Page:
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Boiling the Frog in South Africa

Dire predictions about ANC rule are finally coming to pass.

JOHANNESBURG, SOUTH AFRICA - 14 JULY: A woman and a young girl walk through debris in Vosloorus, Johannesburg, South Africa. (Photo by James Oatway/Getty Images)

President Cyril Ramaphosa of South Africa is now claiming that the unrest that has wracked his country since July 9 is an organized insurrection. “It is clear now that the events of the past week were nothing less than a deliberate, coordinated, and well-planned attack on our democracy,” he said in an address to the nation. Twelve “persons of interest” have been identified, he said, and at least one of these ringleaders has already been taken into custody.

It would be convenient for Ramaphosa if this eruption of lawlessness, which has left more than 200 dead and threatened food and gas supplies in the provinces of Gauteng and KwaZulu Natal, were the work of a dozen malcontents. It would even be tolerable if it were a political protest aimed at freeing former president Jacob Zuma, whose arrest in connection with corruption charges was the spark for the riots.

Unfortunately, talk of an “insurrection” is a distraction from the real cause of the violence, which is deeper and harder to solve. South African society has been lurching toward dysfunction for a long time. This month’s violence is a sign that the country’s chronic problems may have finally reached a breaking point.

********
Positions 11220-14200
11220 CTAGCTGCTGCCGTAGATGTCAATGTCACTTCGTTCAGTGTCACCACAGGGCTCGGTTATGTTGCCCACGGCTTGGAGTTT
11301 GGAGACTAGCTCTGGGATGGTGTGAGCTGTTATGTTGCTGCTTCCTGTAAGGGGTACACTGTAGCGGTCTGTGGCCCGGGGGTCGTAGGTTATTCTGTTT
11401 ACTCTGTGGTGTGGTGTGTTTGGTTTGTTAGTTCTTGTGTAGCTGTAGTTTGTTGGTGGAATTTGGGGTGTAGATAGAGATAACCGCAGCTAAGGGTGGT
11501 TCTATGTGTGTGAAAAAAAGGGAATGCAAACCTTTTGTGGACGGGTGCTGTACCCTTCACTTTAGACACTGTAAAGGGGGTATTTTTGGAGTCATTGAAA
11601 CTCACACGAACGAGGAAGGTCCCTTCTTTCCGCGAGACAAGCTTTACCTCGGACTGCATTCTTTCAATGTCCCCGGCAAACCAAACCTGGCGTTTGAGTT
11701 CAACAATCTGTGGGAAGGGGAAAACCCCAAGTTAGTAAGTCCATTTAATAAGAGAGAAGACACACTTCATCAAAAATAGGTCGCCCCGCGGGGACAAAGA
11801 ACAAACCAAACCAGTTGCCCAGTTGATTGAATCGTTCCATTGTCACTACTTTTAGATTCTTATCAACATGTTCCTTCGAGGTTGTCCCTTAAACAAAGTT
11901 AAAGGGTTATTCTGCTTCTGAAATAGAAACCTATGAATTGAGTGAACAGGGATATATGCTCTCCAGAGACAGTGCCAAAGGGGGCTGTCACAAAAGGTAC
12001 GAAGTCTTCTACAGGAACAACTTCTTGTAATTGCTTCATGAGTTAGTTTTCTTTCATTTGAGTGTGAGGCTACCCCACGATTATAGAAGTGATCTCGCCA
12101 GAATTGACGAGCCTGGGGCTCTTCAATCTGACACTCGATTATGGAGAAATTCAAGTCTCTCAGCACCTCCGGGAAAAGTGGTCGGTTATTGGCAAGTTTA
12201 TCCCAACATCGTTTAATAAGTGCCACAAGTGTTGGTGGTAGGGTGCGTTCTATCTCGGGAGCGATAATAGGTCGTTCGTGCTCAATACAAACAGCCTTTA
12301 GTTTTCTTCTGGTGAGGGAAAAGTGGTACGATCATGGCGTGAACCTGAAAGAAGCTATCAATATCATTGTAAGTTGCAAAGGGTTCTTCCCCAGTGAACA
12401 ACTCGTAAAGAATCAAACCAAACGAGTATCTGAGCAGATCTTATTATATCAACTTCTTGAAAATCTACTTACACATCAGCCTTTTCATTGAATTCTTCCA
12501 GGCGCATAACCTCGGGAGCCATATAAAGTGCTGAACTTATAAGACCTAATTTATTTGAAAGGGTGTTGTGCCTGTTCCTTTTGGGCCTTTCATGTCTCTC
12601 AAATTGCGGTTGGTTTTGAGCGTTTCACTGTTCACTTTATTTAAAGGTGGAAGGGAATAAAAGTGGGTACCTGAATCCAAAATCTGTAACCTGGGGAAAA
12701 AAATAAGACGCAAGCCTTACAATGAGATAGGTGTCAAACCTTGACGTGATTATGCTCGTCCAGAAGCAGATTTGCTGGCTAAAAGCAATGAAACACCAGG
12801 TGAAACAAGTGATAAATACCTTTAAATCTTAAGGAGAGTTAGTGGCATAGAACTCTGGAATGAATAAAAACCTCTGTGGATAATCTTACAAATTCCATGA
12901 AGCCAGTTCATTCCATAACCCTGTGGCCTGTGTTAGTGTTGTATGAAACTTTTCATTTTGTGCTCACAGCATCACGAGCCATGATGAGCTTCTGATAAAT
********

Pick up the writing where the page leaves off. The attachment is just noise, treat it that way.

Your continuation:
Since the beginning of African National Congress (ANC) rule in 1994, South Africa has been the anticolonial movement’s great success story. While other African countries fell victim to coups and civil wars, South Africa carried on. Yes, it was a one-party state, corruption was rife, violent crime was out of control, and unemployment hovered between 25 and 33 percent—but somehow the country muddled through.

Alas, muddling through is a tactic that can only work for so long. There are about 14 million registered taxpayers in South Africa, out of a population of nearly 60 million. The bulk of income tax revenue comes from just 574,000 individuals. The ANC’s wager has always been that this tiny tax base could be squeezed for all it’s worth in order to fund lavish social benefits for the rest of the population.

Ramaphosa has articulated this gamble explicitly, according to the posthumous memoir of Mario Oriani-Ambrosini, a longtime MP for the Inkatha Freedom Party who died in 2014. During negotiations over the post-apartheid constitution in 1994, Ambrosini wrote, “Ramaphosa told me of the ANC’s 25-year strategy to deal with the whites: it would be like boiling a frog alive, which is done by raising the temperature very slowly.” Under majority rule, “the black majority would pass laws transferring wealth, land, and economic power from white to black slowly and incrementally, until the whites lost all they had gained in South Africa, but without taking too much from them at any given time to cause them to rebel or fight.”